Zoho Banner September 2011

Archive for the ‘Skype for Business’ Category

Here’s something I discovered recently and would like to share with you.  If you are using Skype for Business Online and want to control access to it using Conditional Access policy, you should be aware that under certain circumstances the control can be completely bypassed.

The problem has to do with the fact that Conditional Access only kicks-in when the authentication attempt is from the following:

-A web browser
-A client app that uses modern authentication
-Exchange ActiveSync

Conditional Access is not processed by legacy clients, i.e. those that do not support modern authentication.  For example, the Skype for Business 2015 client (the one that ships with Office 2013, and without modern authentication enabled) cannot interpret the Conditional Access policy and as such will bypass the controls.

Let’s look at this in more detail.

In this example, I have created a new Conditional Access policy specifically for Skype for Business Online.

I want all users to be included in the policy.

001

I only want the policy to apply to Skype for Business Online.

002

And finally, I only want access to be permitted from Hybrid Azure AD devices (i.e. those that are joined to on-premises AD and device registered in AAD).

003

I’ve left all of the other settings within the policy at their defaults.  Once I’ve enabled and saved the policy the next thing to do is test whether it works as expected.

The first test is to determine whether the policy blocks access from the Skype for Business 2016 client (click-to-run version) running on a device that does not meet the Hybrid Azure AD condition.  As expected, the access is denied along with a friendly and reasonably helpful error message (shown below).

004

 

The second test is run from a machine that also doesn’t meet the Hybrid Azure AD condition, but this time the sign-in attempt is from the Skype for Business 2015 client.  In this test, the user is able to sign-in without any problems.

005

The Skype for Business 2015 client is effectively able to completely bypass the Conditional Access control, thereby rendering it effectively useless.  Your Skype for Business Online instance can be accessed from any device from anyone who has valid credentials.  The question is then what you can do about it?  There’s currently no silver bullet to handle this scenario.  Microsoft makes provision to block legacy client apps for SharePoint Online and, to an extent Exchange Online, but there is nothing obviously available for Skype for Business Online.

One workaround is to force MFA (at the Azure AD level) for the users that need to access Skype for Business.  With MFA enabled the user sees the following (spectacularly unhelpful) error when trying to sign-in from the Skype for Business 2015 client.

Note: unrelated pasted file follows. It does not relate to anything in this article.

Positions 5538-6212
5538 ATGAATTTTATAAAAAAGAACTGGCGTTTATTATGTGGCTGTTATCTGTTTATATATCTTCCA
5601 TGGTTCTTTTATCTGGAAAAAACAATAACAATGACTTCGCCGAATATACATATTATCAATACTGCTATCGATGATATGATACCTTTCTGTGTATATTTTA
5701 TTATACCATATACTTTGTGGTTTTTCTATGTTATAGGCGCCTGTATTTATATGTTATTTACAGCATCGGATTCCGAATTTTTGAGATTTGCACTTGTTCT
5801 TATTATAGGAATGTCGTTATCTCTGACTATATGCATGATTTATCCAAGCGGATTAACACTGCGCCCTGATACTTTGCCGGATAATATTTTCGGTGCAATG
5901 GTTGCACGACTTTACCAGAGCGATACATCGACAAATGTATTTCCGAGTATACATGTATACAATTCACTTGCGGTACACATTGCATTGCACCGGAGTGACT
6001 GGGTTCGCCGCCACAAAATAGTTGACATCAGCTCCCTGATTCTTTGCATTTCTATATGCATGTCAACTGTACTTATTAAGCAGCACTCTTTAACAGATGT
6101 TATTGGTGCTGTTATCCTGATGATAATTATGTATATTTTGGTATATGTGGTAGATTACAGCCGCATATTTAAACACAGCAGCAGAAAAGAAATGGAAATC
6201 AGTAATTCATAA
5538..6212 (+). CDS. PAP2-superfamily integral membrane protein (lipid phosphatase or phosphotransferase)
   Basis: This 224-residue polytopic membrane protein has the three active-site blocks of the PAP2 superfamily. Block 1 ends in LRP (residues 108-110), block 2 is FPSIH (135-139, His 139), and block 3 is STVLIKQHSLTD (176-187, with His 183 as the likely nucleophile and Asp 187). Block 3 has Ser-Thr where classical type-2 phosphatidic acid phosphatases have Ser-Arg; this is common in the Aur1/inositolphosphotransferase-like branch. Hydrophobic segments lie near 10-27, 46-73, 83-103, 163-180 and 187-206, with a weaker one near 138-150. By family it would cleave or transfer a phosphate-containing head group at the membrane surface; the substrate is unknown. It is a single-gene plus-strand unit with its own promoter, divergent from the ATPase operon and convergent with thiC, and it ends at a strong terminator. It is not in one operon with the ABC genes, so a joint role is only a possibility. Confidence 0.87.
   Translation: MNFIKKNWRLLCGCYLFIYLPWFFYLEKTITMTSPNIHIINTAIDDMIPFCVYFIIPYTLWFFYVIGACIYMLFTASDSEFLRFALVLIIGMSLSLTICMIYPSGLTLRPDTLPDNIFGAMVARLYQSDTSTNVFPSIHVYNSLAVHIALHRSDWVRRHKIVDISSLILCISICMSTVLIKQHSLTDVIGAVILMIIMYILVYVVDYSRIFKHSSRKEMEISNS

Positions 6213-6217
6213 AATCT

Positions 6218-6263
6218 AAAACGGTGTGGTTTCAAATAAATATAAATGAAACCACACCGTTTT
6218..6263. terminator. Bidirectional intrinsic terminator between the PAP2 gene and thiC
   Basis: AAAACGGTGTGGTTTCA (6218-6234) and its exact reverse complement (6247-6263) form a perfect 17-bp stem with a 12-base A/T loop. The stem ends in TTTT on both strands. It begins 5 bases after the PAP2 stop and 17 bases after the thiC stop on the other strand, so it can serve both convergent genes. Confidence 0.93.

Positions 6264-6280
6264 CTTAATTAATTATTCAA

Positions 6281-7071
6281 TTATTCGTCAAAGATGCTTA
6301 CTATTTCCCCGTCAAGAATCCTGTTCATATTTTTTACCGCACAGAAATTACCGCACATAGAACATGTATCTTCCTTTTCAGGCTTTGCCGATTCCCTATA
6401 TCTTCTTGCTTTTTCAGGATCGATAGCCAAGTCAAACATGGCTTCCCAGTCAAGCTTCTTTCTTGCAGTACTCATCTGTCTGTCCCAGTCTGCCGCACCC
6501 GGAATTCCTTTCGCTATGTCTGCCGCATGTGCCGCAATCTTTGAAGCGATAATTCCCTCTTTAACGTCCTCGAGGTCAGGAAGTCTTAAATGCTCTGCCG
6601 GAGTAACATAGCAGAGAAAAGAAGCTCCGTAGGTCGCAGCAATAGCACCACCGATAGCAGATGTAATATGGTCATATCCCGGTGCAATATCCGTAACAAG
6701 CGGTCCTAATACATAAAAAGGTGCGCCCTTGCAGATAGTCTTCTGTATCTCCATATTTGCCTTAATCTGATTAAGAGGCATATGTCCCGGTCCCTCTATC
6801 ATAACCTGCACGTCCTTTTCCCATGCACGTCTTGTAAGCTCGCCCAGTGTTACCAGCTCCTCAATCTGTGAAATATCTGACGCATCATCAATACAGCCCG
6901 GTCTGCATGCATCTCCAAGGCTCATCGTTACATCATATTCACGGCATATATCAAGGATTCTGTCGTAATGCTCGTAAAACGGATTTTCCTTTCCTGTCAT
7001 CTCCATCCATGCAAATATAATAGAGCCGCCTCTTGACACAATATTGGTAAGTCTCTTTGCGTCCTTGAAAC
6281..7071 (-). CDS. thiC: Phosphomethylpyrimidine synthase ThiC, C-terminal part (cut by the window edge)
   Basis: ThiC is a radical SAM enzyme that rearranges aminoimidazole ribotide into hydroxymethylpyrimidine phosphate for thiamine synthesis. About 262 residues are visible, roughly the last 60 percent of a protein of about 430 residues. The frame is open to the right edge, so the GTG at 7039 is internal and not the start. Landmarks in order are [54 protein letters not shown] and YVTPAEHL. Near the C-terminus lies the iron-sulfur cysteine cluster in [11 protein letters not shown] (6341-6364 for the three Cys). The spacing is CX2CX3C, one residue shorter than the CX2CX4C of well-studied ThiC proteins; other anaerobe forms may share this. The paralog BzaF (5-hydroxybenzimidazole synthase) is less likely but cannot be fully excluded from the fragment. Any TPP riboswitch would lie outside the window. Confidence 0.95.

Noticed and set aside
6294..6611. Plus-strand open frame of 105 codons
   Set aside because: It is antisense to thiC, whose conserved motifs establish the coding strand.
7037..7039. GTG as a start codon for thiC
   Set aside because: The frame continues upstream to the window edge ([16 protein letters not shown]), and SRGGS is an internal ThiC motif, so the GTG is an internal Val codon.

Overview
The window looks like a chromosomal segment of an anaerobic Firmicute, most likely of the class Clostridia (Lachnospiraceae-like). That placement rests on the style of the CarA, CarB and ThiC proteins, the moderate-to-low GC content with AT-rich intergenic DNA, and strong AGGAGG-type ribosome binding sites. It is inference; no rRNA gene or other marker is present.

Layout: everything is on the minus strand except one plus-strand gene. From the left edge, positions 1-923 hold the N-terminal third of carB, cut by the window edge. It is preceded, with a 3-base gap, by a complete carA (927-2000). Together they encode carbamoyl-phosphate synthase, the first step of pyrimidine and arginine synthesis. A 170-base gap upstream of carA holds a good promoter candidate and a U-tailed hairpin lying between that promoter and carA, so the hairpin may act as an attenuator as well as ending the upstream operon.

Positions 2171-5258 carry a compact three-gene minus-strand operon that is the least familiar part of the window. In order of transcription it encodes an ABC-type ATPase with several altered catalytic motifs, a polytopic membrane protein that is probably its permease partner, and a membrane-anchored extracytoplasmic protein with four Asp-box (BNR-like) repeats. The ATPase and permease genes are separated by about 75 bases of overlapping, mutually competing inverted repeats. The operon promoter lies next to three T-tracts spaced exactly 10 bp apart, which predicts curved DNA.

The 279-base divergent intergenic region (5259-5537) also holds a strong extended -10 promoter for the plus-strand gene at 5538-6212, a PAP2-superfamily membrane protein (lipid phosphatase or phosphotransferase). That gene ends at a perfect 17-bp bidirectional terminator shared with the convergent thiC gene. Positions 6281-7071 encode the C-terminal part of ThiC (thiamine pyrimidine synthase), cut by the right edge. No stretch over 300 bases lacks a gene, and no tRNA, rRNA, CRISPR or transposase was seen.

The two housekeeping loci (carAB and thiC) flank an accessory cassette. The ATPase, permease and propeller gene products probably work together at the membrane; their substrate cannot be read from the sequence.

006

I understand that Microsoft are (as of November 2017) looking a method – currently in private preview – to address issues with legacy clients and Conditional Access, not just for Skype for Business, but across the board.  Watch this space.

 

 

 

I recently had a challenge with a customer that had on-premises Skype for Business (SfB) and were looking to migrate to SfB Online. They did not want to federate the two infrastructures, but instead wanted to undertake a re-pointing of users at a given point in time by modifying the DNS records. When they introduced AAD Connect the default synchronisation included the SfB attributes, which is standard behaviour when AAD Connect detects that the schema extensions for SfB are present in on-premises AD. The presence of SfB-related user attribute values in the synchronisation flow caused SfB Online to detect all existing SfB on-premises users as hybrid. It meant my customer could not assign SfB Online access to synchronised users, which would have been a problem for testing the cut-over. The workaround for this was to modify the AAD Connect synchronisation rules to set the SfB attribute values to null.  The steps implemented to achieve this are shown below.

1. Stop the AAD Connect sync scheduler. 

From an elevated Powershell prompt run the following command

Set-ADSyncScheduler -SyncCycleEnabled $false

2. Open the Synchronisation Rules Editor and create an editable copy of the ‘In from AD – User Lync’ inbound synchronisation rule.

sfb1

 

3. Set the new rule to have a higher precedence (lower numeric value) than the original rule. 

sfb2

 

4. Leave the scoping filter as is, i.e. no change.

sfb3

 

5. Leave the join rules as is, i.e. no change.

sfb4

 

6. Edit the transformation for each of the shown values.  Change the flow type to Expression and the source to Authoritative Null.

sfb5

 

7. Save the rule.

8. Start the AAD Connect Sync scheduler and run a full (initial) synchronisation by running the following Powershell commands:

Set-ADSyncScheduler -SyncCycleEnabled $true
Start-ADSyncSyncCycle -PolicyType Intial

9. Confirm that the synchronised users no longer appear as hybrid users in SfB Online.  Run the following Powershell command:

Get-CsOnlineUser | ft userprincipalname, interpretedusertype -AutoSize

Note. This command requires the Skype for Business Online Windows Powershell Module, available here.

The output should show your synchronised users with an InterpretedUserType of  ‘NoService’.  If any appear as ‘HybridOnPrem’ then the custom synchronisation rule has not taken effect.

The synchronised users should now be available to enable for Skype for Business Online.

 

Hopefully, this has been useful to you.  Let me know if you have any corrections or suggestions for improvements by adding a comment.